Overall plot similarities.  When it came right down to it, both shows were about protecting Earth against malevolent entities.  For SG-1 it was the Goa'uld and then the Ori.  Both similar concepts - highly advanced races that consider themselves gods and plan to enslave humanity.  For SGA it was the Wraith.  While not having delusions of being deities, the Wraith were obviously a threat.  They wanted us to eat, which does indicate a level of superiority even if it's not god-like.  Face it, we think we're better and more deserving than our dinners.

The producers of SG-U wisely wanted to come up with something different so it didn't look like another spinoff/new names and same types of character.  Good idea in concept, but unfortunately they took it too far from a formula that worked.  I never really got that into the characters.  I looked up a couple of things to refresh my memory (since the show couldn't keep my interest enough to make me care to follow the broader plot).  IIRC, early in the show, Destiny seemed to be following seed-ships that were dropping Stargates on planets.  However, I thought I saw more recently a big reveal that Destiny's true mission had to do with finding the origins of the universe?  If Destiny's the ship that's looking for this great truth/solve this great mystery, why is it following the seed ships?  Shouldn't it be leading?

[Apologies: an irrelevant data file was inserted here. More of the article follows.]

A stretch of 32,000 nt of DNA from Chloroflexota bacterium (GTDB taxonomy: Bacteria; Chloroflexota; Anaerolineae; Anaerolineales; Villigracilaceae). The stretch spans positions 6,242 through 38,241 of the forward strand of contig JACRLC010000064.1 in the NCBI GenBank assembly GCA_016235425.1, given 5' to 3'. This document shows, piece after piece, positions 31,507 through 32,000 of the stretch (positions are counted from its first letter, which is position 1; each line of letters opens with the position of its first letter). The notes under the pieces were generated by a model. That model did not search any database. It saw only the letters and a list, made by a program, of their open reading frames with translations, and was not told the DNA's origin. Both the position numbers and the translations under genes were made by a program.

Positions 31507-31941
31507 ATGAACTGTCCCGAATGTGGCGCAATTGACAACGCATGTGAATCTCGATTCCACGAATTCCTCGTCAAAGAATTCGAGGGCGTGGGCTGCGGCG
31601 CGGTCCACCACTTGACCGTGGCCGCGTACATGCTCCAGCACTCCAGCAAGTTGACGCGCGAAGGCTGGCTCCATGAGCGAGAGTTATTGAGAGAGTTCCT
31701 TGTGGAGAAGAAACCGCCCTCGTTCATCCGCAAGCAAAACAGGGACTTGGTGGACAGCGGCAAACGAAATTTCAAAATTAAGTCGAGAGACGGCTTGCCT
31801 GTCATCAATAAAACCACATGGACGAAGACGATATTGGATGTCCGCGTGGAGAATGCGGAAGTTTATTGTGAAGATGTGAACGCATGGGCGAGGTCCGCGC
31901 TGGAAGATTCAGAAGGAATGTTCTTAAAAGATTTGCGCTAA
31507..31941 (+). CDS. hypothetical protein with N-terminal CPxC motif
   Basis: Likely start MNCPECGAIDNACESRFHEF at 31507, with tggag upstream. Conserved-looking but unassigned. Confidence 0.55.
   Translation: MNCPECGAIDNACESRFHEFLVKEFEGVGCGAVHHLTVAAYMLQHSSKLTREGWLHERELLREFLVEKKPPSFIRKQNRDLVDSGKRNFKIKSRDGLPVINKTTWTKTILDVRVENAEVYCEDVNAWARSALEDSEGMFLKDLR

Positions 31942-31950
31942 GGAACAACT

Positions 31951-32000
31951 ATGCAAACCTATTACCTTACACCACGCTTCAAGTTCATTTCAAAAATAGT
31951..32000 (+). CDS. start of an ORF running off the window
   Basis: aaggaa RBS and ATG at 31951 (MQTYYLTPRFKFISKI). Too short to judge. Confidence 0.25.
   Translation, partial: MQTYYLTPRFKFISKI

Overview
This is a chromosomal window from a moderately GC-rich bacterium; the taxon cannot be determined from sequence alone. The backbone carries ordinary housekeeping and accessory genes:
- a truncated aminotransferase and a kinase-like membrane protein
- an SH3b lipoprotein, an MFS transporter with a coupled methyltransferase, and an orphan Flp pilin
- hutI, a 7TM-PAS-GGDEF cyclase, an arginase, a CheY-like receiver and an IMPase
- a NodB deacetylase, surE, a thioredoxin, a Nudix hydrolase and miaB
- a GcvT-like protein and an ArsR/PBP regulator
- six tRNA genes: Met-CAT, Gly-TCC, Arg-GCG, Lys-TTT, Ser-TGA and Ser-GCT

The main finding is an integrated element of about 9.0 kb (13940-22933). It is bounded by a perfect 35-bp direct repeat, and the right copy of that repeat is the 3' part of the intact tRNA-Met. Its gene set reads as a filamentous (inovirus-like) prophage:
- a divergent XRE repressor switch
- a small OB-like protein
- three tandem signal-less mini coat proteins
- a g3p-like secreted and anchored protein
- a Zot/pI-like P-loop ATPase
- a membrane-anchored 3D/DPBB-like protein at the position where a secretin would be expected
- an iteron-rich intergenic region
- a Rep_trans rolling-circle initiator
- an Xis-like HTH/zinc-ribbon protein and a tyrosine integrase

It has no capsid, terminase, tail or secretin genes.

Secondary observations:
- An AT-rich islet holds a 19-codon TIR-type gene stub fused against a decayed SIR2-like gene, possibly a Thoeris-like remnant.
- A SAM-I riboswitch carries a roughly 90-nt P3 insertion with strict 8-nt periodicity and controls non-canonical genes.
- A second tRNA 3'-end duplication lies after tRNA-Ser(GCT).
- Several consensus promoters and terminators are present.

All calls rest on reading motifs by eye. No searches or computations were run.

Lastly, regarding the overall plot.  SG-1 and SGA had threats to humanity and the fans liked having a constant threat/villain to boo (or even cheer), while SG-U was looking for the source of the universe or something (literally) more cosmic.  The broad plot for SG-1 and SGA, while possibly more cliche, were at least exciting.  For SG-U, I give it's reveal a big "WHO CARES!" 

Better luck next time SyFy.

Good Quote For Writing and Life

This Saturday, I'm finally taking my second degree black belt test.  At my school, ETO, one requirement is to write an essay.  Since I'm testing for second degree, my topic was how a black belt turns to back into a white belt.  A friend of mine gave me a good quote from author Louis L'Amour that fit this perfectly:

"There will come a time when you believe everything is finished.  That will be the beginning."
Obviously this relates easily to writing and editing and how often do we, as writers, hear that?  I've heard other versions, like "When you think you're done editing, you're half way there."  It really is similar in concept to martial arts.  Getting my first black belt was great, but I knew I still had so much I could learn.  And more importantly, I wanted to learn more.  Writers have to carry that same hunger.  Once the story is written, you must WANT to go back through it over and over and over again to make the manuscript sparkle like the brightest diamond.  Then, take a step back, rest and start again.